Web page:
How to Install Google Chrome on Manjaro Linux

This guide will demonstrate how to install Google Chrome on Manjaro Linux using the command-line terminal. We’ll leverage the yay AUR helper to install the latest version and facilitate future updates.

Google Chrome stands as a formidable web browser in the digital landscape, particularly for its efficiency and robustness in server environments. Known for its fast performance and secure browsing, it’s a preferred choice among users, administrators, and developers alike. The browser’s compatibility with a myriad of web applications and its seamless integration into diverse IT infrastructures make it a versatile tool. Here are some key features that underscore its utility:

  • Speed and Efficiency: Quick loading times and responsive design.
  • Security Measures: Advanced protection against malware and phishing.
  • Developer Tools: Comprehensive suite for web development and debugging.
  • Customization: Extensive range of extensions and themes.
  • Cross-Platform Support: Uniform experience across different operating systems.
  • User-Friendly Interface: Intuitive and easy to navigate.
  • Sync Capabilities: Seamless synchronization of bookmarks, history, and settings across devices.

With these features, Google Chrome provides a reliable and dynamic browsing experience. Transitioning from its general overview, let’s delve into the technical steps to install Google Chrome on Manjaro Linux, enhancing your server environment with this powerful tool.

Install Google Chrome on Manjaro Linux via yay AUR Helper

Update Manjaro Before Installing Google Chrome

To maintain system security and stability, update your Manjaro Linux system. Execute the following command:

sudo pacman -Syu

This command ensures your system is up-to-date, a critical step for an effective Google Chrome installation.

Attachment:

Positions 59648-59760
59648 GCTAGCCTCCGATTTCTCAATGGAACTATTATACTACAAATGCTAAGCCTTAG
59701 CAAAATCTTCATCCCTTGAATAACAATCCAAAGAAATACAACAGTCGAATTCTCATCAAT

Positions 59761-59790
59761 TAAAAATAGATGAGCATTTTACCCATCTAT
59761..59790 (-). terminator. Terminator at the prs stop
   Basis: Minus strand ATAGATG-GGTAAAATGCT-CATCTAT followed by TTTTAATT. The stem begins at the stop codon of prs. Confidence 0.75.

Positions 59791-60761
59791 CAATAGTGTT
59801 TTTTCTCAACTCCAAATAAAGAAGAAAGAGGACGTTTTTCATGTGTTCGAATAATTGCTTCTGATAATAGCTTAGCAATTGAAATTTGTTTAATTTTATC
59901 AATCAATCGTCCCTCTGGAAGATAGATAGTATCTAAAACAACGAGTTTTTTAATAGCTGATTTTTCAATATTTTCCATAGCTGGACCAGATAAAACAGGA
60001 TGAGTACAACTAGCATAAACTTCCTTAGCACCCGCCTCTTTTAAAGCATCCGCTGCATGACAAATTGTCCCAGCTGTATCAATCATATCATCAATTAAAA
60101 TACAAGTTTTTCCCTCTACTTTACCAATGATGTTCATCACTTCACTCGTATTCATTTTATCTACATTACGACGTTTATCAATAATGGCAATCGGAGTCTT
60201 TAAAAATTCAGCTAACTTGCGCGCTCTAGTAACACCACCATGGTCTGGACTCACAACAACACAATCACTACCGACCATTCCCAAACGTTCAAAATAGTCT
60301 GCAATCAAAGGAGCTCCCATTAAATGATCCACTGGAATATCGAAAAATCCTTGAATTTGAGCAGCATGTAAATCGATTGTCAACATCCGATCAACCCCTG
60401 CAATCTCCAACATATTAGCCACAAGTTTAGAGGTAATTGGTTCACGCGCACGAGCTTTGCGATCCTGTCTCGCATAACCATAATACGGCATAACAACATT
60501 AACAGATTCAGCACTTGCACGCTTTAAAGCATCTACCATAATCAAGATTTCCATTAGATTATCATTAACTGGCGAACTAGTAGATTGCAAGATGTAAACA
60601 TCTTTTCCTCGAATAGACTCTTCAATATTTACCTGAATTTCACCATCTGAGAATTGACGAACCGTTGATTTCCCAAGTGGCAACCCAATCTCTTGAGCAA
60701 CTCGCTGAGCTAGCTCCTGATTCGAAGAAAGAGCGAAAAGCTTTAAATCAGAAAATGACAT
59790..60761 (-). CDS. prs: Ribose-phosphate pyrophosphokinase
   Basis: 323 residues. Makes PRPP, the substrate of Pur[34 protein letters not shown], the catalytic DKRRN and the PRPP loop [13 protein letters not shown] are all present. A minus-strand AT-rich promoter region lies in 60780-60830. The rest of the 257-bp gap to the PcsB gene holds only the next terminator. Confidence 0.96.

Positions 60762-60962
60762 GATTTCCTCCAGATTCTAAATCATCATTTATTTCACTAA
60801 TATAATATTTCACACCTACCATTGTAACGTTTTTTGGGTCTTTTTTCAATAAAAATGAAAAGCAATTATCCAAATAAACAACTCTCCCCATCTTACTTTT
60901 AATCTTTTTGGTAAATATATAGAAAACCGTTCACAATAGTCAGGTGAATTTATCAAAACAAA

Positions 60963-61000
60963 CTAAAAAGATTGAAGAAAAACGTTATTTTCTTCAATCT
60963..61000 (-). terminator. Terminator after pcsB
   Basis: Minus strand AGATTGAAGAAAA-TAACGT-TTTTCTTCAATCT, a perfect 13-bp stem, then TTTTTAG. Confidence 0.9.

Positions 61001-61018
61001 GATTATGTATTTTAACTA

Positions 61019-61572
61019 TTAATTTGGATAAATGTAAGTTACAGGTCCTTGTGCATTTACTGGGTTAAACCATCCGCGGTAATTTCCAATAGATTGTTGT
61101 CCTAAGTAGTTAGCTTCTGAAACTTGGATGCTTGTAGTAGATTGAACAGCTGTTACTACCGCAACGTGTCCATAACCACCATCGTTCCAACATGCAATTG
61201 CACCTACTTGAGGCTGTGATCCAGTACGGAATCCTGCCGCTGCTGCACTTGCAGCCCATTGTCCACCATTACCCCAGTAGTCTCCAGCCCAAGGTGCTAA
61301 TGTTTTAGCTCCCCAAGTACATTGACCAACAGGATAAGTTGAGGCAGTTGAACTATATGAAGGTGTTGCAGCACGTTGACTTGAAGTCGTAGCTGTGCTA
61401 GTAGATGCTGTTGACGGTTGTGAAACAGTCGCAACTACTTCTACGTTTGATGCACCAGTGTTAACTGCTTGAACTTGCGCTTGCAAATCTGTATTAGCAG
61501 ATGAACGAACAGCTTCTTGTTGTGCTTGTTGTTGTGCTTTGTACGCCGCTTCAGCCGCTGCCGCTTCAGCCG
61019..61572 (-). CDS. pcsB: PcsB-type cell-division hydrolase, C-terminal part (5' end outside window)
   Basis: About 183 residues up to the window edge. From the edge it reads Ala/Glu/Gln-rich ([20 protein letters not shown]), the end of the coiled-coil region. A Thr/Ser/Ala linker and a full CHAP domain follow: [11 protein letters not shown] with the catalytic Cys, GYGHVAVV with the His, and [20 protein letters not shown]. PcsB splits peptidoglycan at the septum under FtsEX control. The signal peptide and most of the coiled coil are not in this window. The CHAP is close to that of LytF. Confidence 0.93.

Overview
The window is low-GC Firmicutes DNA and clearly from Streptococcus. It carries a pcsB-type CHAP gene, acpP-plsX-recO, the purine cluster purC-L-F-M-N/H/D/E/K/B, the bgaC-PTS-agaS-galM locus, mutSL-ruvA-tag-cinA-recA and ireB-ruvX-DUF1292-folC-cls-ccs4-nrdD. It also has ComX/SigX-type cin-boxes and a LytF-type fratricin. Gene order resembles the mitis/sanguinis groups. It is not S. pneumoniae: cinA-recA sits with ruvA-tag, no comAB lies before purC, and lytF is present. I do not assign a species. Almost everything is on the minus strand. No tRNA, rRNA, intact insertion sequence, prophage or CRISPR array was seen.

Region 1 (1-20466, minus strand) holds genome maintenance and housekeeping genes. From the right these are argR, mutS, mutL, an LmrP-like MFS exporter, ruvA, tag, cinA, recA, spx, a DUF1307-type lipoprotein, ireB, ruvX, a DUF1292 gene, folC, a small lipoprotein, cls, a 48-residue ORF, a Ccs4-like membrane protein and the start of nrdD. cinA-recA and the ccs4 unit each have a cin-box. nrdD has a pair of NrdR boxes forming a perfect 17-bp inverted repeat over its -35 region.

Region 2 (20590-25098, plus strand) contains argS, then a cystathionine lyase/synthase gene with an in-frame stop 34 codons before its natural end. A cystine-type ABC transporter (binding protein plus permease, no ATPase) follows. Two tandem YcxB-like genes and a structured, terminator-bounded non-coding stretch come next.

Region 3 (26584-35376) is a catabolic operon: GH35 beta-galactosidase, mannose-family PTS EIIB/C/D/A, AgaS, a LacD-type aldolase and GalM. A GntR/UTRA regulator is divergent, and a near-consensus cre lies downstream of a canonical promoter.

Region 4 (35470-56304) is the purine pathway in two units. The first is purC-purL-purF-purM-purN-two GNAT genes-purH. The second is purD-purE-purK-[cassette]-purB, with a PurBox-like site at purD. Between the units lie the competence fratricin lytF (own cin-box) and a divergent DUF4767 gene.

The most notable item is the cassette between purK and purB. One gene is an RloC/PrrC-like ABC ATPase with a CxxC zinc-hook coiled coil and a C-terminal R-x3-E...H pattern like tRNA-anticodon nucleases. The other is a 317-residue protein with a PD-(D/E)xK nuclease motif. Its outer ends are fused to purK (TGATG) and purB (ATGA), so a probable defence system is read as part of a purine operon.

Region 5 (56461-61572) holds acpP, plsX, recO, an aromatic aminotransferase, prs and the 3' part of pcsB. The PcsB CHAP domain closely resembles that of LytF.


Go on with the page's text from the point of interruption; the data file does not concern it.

Install yay AUR Helper (If Not Installed)

The yay AUR helper is necessary for installing Google Chrome. Initially, verify the installation of GIT, essential for cloning the yay repository. Install GIT and necessary development tools with:

sudo pacman -S --needed --noconfirm base-devel git

This command facilitates the smooth installation of required packages.

Clone yay Repository

Proceed to clone the yay repository:

git clone

Cloning the repository is a prerequisite for building and installing yay.

Relocate yay Archive

For optimal organization, move the cloned yay repository to the /opt/ directory:

sudo mv yay-git /opt/

This step adheres to the Linux filesystem hierarchy, promoting an organized system structure.

Set Proper User Permissions for yay-git

Modify the ownership of the yay-git directory to prevent permission issues during the build:

sudo chown -R $USER:$USER /opt/yay-git
cd /opt/yay-git

These commands allow actions in the yay-git directory as the current user, enhancing security.

Build yay Package

Compile the yay package from source:

makepkg -si

Depending on your system’s performance, this process might take some time.

Install Google Chrome with yay Command

Install Google Chrome using the yay command. Choose from the stable, beta, or dev build versions based on your preference:

yay -S google-chrome --noconfirm
yay -S google-chrome-beta --noconfirm
yay -S google-chrome-dev --noconfirm

Using --noconfirm streamlines the installation. Exclude this option for manual installation steps.

Starting Google Chrome on Manjaro Linux

Launch Google Chrome via Command Line

After installing Google Chrome, you can open it using the command line. This method suits users who are comfortable with terminal operations. Depending on the version of Google Chrome installed (stable, beta, or dev), use one of the following commands:

  • For the stable version:
  • For the beta version:

For the developer version:


Open Google Chrome from the Desktop Environment

If you prefer using the graphical interface, Google Chrome can be accessed from the desktop environment’s application menu. The procedure varies slightly based on your desktop environment:

  • For KDE and Xfce Users: Navigate to Taskbar > Internet. You will find Google Chrome listed, usually under ‘Internet’, indicative of its browsing functionality. Remember to choose the correct version (stable, beta, or dev) as installed.
  • For GNOME Users: Click on Activities, then select Show Applications. You can either scroll through the applications or use the search function. GNOME organizes applications alphabetically, making it easier to locate the specific version of Google Chrome you installed (stable, beta, or dev).